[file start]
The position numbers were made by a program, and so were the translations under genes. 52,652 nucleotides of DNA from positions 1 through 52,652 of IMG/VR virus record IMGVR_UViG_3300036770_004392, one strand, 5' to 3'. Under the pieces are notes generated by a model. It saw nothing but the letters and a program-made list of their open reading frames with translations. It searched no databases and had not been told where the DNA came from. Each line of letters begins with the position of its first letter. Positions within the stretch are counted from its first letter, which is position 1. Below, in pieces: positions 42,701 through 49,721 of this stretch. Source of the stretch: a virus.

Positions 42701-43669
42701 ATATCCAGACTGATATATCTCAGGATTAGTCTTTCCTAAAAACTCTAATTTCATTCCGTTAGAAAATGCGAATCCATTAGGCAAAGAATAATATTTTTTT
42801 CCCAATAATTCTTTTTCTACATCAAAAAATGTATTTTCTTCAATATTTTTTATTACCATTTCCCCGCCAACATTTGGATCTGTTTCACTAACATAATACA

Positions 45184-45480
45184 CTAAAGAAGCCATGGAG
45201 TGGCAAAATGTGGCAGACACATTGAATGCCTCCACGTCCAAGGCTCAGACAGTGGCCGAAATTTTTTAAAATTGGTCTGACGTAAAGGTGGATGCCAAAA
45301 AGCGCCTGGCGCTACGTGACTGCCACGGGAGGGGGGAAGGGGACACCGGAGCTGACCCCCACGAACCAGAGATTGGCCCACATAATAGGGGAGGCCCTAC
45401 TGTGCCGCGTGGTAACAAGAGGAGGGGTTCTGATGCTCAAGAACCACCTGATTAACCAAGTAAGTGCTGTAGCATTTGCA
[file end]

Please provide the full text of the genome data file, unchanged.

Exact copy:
The position numbers were made by a program, and so were the translations under genes. 52,652 nucleotides of DNA from positions 1 through 52,652 of IMG/VR virus record IMGVR_UViG_3300036770_004392, one strand, 5' to 3'. Under the pieces are notes generated by a model. It saw nothing but the letters and a program-made list of their open reading frames with translations. It searched no databases and had not been told where the DNA came from. Each line of letters begins with the position of its first letter. Positions within the stretch are counted from its first letter, which is position 1. Below, in pieces: positions 42,701 through 49,721 of this stretch. Source of the stretch: a virus.

Positions 42701-43669
42701 ATATCCAGACTGATATATCTCAGGATTAGTCTTTCCTAAAAACTCTAATTTCATTCCGTTAGAAAATGCGAATCCATTAGGCAAAGAATAATATTTTTTT
42801 CCCAATAATTCTTTTTCTACATCAAAAAATGTATTTTCTTCAATATTTTTTATTACCATTTCCCCGCCAACATTTGGATCTGTTTCACTAACATAATACA

Positions 45184-45480
45184 CTAAAGAAGCCATGGAG
45201 TGGCAAAATGTGGCAGACACATTGAATGCCTCCACGTCCAAGGCTCAGACAGTGGCCGAAATTTTTTAAAATTGGTCTGACGTAAAGGTGGATGCCAAAA
45301 AGCGCCTGGCGCTACGTGACTGCCACGGGAGGGGGGAAGGGGACACCGGAGCTGACCCCCACGAACCAGAGATTGGCCCACATAATAGGGGAGGCCCTAC
45401 TGTGCCGCGTGGTAACAAGAGGAGGGGTTCTGATGCTCAAGAACCACCTGATTAACCAAGTAAGTGCTGTAGCATTTGCA